Those are the questions that will be asked while watching this film. I found this to be a poignant film. I don't have Showtime, and I had never heard of this film, and found a copy in the library. I enjoyed this film so much I plan to add this to my collection. The historical content alone is what kept me riveted to the screen, and you feel the pain of the men in this film. I mean to have your own name, but to be called "George" every day, and working for a meager $60 a month? The acting in this film is stellar. The only reason I'm not giving this film a 5 is because I felt it could have been a little longer. Andre Braugher is a great actor, and one who should receive more accolades. Mario Van Peebles does his best performance in this film especially. Mario is an excellent actor who needs to make better film choices. I have yet to see Charles Dutton in a bad film role. This is a movie you must see!!!
"
An important story
Anyechka | Rensselaer, NY United States | 10/18/2006
(5 out of 5 stars)

"This film covers the 12-year period from 1925-37, and all of the struggles that the African-American porters who worked for the George Pullman Railroad Company went through on their way to becoming successfully unionised. It seems so unthinkable and morally reprehensible that not so long ago in history, these hard-working men were allowed to be treated this way, like being beaten up, all called "George" instead of by their real names, ordered around, given tips for doing things like shining passengers' shoes or even barking like a dog, being at the white passengers' beck and call, being accused of stealing company property when it was the white passenger who had been attempting to steal the train's linens, and fired just because they'd dared to attend meetings about unionising. And because of the situation at the time, they couldn't protest, since making only $60 a month was still better than having no job.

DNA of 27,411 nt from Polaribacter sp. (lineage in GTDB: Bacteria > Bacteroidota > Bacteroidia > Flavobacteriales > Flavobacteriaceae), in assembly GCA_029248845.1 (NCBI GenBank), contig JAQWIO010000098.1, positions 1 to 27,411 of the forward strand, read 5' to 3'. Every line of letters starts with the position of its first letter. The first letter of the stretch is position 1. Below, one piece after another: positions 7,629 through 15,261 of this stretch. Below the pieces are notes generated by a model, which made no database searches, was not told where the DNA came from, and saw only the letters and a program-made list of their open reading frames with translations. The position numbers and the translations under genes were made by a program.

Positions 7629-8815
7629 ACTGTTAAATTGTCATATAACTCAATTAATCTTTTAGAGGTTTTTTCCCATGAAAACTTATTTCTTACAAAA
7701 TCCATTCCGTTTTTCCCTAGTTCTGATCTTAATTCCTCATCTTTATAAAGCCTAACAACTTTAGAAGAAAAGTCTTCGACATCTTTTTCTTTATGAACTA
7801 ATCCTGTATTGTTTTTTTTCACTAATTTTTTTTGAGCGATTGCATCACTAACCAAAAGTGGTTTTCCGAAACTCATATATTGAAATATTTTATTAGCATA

When the movie starts, in 1925, American society is on the up-and-up, with unions, organised labor, and Socialism not exactly being very popular or approved-of causes, with a lot of hatred, mistrust, and fear directed towards them. Initially, Asa Philip Randolph meets with a lot of resistance when trying to even start a movement for organising the porters. However, he has the advantage of not being a porter and therefore being unable to be fired from that line of work, and he has such great organising skills and such persuasive and impassioned rhetoric that eventually even people who were initially against the idea come over to his side. Along the way the porters and their allies have to put up with things like spies, attempted intimidation by the white men running the Pullman corporation, firings, accusations of Bolshevism, criminal violence, and attempted bribery by the Pullman execs who want Randolph to step down and stop what he's doing. Even when things finally seem to be going their way when FDR is sworn in as president, with more sympathy for organised labor and the working-class, there are still obstacles put in their way by the white establishment, people who just can't grasp that this union is going to happen whether they like it or not, that there's much too much support for it for their old tactics of fear, intimidation, and random illegal unjustified firings to still succeed and go unprotested. They thought it would or could never happen, but it finally did.

This movie is a powerful and moving history lesson and should be required viewing for everyone, whatever their race. Though there's still a lot of racism in America today, at least it's not as awful or as institutionalised as it was back in the Twenties and Thirties. Thanks to people like A. Philip Randolph, Milton Webster, and Ashley Totten, today African-American laborers have a right to be paid more than just $60 a month, the right to speak up when they're mistreated by racists, and most of all the right to be treated like human beings instead of sub-humans all branded with the name George."